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Mitch plays Minecraft. A lot. Let’s leave it at that. So, naturally, when we were kicking around ideas for a costume, he decided to be something Minecraft related. Like a Creeper. If you don’t know what I’m talking about, go ask a kid. No, go ask a boy. He’ll talk your ear off about it.
When Mitch first wanted to be a Creeper for Halloween the game was pretty young and just getting started with spin-off merchandise and whatnot. Sure, you could find a Minecraft t-shirt at Target, but for some reason, not a costume. They’ve since flooded the toy aisle with Minecraft action figures, plushies and weapons…but I’m still not sure if you’re going to find an off the rack Minecraft costume yet.
Not that I like to buy costumes anyway.
I turned to the web and found many interesting costume ideas, but not many patterns. Mostly the creeper costumes involved sticking your kid in box, and believe me, the last thing you want is a six year old in a box. I wanted him to be able to run around on Halloween, not hop up and down in an uncomfortable costume!
I came up with something a little less authentic, but more flexible. A Creeper sweat suit. Mitch could not only Trick or Treat in this costume, but we took it to Boo at the Zoo and Grant’s Farm Halloween nights and actually…sit down. And ride the trams, trains and carousels. I thought that was a plus.
First, a warning: this costume is for Halloween, not a Comic Con. It’s not realistic. Heck, it’s not even straight in spots. But it is pretty easy to put together if you don’t mind hot gluing a few hundred squares of felt.
DIY Minecraft Creeper Costume
- Sweat suit (old, second hand or cheap. Green would be awesome. Black will do.)
- Felt squares in shades of green. (Enough to cover suit. You be the judge.)
- Square box. (I got mine new, you could use something in the basement. Or a beer case.)
- Free Printable –> Here.
- Packing tape.
- Hot glue. (You could use fabric glue, but why?)
Acquire a square box. Cut off the bottom flaps (save the cardboard). We bought one from FedEx that claims to be 11×11 but was more like 11.5 by 12ish. Naturally, this box is larger than the 11×17 printout I hoped to use, but I came up with a solution. (More on that later.)
Click here –>Print out the printable creeper mask. In color.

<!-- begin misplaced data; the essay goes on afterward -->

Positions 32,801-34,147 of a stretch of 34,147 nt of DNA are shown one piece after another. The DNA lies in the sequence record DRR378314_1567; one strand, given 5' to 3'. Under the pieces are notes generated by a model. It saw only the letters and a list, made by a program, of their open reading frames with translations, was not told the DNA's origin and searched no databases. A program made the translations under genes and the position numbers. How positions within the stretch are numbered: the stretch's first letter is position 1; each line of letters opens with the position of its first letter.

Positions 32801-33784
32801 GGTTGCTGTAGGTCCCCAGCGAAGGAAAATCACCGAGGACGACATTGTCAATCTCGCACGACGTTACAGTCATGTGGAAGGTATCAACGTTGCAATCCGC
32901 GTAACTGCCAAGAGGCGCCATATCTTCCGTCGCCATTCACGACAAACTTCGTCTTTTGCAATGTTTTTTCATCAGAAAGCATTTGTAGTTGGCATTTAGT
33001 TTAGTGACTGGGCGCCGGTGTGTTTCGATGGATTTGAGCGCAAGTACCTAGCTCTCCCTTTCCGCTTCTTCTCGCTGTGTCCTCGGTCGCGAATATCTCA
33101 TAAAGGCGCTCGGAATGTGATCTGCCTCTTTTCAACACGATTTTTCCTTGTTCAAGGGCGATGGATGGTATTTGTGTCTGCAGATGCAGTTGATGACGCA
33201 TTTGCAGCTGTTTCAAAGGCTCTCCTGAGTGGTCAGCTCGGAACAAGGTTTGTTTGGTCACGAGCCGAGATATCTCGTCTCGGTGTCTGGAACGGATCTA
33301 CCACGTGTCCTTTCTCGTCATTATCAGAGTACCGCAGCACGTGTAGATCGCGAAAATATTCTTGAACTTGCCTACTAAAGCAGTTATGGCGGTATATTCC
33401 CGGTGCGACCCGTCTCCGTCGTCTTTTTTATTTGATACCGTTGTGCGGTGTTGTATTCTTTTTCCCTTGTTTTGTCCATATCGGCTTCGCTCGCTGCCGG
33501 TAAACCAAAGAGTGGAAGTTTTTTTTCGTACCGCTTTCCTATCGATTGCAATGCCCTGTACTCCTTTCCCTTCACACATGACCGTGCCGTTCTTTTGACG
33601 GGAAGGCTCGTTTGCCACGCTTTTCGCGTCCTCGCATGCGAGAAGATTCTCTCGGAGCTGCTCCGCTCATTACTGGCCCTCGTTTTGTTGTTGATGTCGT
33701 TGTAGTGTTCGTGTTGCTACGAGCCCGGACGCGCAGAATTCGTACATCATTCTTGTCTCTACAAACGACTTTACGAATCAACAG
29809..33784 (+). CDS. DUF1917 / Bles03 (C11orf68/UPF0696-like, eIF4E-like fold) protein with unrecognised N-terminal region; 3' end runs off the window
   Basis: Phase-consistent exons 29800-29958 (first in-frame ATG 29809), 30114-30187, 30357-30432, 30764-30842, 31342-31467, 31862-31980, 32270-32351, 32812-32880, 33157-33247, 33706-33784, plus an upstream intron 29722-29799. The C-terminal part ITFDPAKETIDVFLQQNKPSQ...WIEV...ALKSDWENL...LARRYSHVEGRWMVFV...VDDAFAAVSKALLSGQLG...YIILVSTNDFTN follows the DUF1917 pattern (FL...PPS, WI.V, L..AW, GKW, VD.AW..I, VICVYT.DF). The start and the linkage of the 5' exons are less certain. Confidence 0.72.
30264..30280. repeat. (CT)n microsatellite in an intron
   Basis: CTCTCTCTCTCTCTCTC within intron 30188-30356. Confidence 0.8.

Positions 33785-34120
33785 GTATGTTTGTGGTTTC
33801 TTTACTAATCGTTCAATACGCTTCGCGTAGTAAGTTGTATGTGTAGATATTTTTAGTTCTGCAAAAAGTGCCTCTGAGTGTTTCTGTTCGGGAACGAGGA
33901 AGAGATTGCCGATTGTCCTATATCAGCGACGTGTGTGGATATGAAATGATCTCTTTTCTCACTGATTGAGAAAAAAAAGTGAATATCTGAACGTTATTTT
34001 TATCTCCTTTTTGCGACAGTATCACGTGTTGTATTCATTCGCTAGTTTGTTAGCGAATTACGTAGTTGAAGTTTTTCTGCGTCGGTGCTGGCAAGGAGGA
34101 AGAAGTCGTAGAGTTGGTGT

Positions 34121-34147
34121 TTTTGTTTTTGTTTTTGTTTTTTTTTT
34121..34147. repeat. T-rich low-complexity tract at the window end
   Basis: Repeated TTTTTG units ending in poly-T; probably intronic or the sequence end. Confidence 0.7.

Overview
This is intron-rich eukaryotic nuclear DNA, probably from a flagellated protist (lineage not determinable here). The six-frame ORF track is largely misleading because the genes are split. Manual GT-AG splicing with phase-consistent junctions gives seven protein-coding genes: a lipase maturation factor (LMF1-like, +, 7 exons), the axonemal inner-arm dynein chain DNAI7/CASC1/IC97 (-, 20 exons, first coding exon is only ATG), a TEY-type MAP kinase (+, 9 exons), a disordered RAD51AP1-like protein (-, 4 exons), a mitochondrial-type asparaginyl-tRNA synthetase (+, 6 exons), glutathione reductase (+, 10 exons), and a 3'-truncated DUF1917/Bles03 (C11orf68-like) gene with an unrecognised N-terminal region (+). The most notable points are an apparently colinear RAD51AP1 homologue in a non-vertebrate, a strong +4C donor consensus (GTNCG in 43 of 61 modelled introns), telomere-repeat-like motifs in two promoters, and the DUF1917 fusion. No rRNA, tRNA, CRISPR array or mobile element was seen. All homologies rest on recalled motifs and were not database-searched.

I made this on an ancient copy of Publisher and created a pdf. You’re welcome. Minecraft heads are 8×8 squares, but due to the odd size of my box I made this one a bit longer so you can wrap it around a wonky size. To adjust for the odd width of the box, I cut the white borders off the printout and taped them together like really expensive wrapping paper. You’ll tape together the face and FOUR sides. (And overlap the paper–I overlapped by a full square.)
What? Four sides? Yes. The extra sheet is needed if your box is a little over 10.5 inches wide. Trust me on this. The fifth “side” sheet is for the top.
Cut out one square in the black for eye holes. Place the printout on the box, trace the square and cut.
Wrap the paper around the box gift wrap style. Fold it around the inside edge. Tape. Tape. Tape.
Trim a piece for the top. Tape some more.
Notice that inner ring in the box up there? Yeah, about that. See, if you put an 11×11 box on a six year old’s head, you end up with a kid that can’t see as it spins wildly around his head. So we taped the leftover flaps into a headband and taped it to the top of the box. Genius!
The headband is taped close to the face for better visibility.
The body is pretty simple. You cut out lots of felt squares and glue all over the suit, more or less in straight lines. I’m not Martha Stewart here, so I’ll admit my suit has some…interesting bits. Just remember this is a Halloween costume and unless you’re competing for a $5000 prize, no one is going to care if there’s some squares that aren’t quite square. Besides, real humans are NOT square, so you’re going to run into trouble around arm pits and neck lines. Just do your best.
I started with a bottle of fabric glue for this project, but it takes too long to dry. And I tend to make costumes at best, 24 hours before they need to be worn. I switched to a glue gun for speed–the glue dries instantly and had a GREAT bond. Just dap glue in the four corners, anything more is overkill.
How much felt? Well, I used 30+ pieces of felt in five colors of green to cover a boy’s small hoodie and pants. You may need more. Or less.
I also used a random size for the squares, which happened to be the price tag of the felt. You could make your squares bigger and maybe get it done faster.
Don’t worry about straightness. Unless there’s prize money on the line. In that case, you should be reading someone else’s tutorial.
NOTE: I’ve also see the costume head done in paper. If you’re a scrapbooker and have leftover green paper, it might be cheaper to make the head from little paper squares glued to your box. Just use the printable as a guide for the face pattern!